The Sell decision: Implications for psychological assessment and treatment

Richard H. Hunter, A. Jocelyn Ritchie, William D. Spaulding

Research output: Contribution to journalReview articlepeer-review

2 Scopus citations


This article describes 2 important practice considerations affirmed in the U.S. Supreme Court's Sell v. United States (2002) decision: (a) the importance of providing least restrictive services prior to interventions that violate patients' liberty interests, and (b) contextual and environmental factors may be considered in clinical determinations of dangerousness. The psychological treatment of behavior disorders fall within the purview of least restrictive or intrusive interventions compared with the involuntary administration of psychoactive medications. To legitimately comply with the least restrictive criterion, the provision of psychological services is essential. This long-held criterion is rarely acknowledged today as providers use restricted service arrays and attempt to resolve complex and co-occurring behavior problems with medications and restraints. Less restrictive psychological interventions are required for effective treatment of challenging behaviors. A 2nd significant implication lies in the court's affirmation that it is legitimate to consider contextual factors such as history and current environmental conditions in determining dangerousness.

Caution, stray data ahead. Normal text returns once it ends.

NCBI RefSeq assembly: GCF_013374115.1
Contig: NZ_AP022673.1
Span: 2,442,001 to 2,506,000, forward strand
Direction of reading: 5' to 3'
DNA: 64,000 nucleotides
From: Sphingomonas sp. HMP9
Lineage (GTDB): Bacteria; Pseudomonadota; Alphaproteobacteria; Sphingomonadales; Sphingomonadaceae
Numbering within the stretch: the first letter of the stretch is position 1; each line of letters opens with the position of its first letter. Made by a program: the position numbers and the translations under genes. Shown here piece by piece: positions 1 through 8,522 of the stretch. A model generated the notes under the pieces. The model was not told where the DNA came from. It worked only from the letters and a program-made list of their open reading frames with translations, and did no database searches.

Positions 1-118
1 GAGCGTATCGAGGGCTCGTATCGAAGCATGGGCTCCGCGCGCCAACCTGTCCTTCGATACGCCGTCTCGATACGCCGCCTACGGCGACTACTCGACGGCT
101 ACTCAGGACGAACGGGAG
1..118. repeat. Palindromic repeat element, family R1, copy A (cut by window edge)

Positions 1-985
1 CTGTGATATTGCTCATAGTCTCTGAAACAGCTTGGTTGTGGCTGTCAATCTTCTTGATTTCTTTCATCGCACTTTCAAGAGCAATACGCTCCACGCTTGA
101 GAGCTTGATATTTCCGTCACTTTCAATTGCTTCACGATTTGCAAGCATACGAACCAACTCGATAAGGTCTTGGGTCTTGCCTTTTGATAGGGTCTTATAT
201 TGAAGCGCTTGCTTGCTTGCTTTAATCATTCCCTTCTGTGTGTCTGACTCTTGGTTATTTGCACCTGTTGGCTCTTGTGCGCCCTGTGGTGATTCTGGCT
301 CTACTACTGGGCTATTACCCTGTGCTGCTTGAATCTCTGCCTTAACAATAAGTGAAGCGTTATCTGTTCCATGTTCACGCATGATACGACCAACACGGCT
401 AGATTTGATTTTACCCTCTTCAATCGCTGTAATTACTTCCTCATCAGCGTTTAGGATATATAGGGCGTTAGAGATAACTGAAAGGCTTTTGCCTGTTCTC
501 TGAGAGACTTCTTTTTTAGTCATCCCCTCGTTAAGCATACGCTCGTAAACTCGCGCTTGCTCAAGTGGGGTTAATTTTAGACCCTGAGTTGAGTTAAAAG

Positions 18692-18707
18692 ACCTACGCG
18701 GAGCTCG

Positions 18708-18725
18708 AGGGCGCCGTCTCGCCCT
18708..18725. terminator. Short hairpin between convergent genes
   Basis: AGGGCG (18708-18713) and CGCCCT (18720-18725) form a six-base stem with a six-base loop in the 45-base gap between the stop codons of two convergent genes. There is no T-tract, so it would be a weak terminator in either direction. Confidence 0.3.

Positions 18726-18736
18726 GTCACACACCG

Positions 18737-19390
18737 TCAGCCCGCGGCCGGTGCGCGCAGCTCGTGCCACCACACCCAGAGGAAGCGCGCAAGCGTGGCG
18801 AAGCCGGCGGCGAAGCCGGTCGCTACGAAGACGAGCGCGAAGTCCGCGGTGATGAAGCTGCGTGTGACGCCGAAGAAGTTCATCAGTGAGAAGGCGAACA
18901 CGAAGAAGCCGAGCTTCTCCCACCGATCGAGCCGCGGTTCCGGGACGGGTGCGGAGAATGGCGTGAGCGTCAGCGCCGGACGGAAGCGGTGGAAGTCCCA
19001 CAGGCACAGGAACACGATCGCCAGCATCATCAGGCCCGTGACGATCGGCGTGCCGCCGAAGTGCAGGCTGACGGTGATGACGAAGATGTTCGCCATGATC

Original languageEnglish (US)
Pages (from-to)467-475
Number of pages9
JournalProfessional Psychology: Research and Practice
Issue number5
StatePublished - Oct 2005


  • Functional behavior analysis
  • Involuntary treatment
  • Least restrictive treatment
  • Psychotropic drugs
  • U.S. Supreme Court

ASJC Scopus subject areas

  • Psychology(all)


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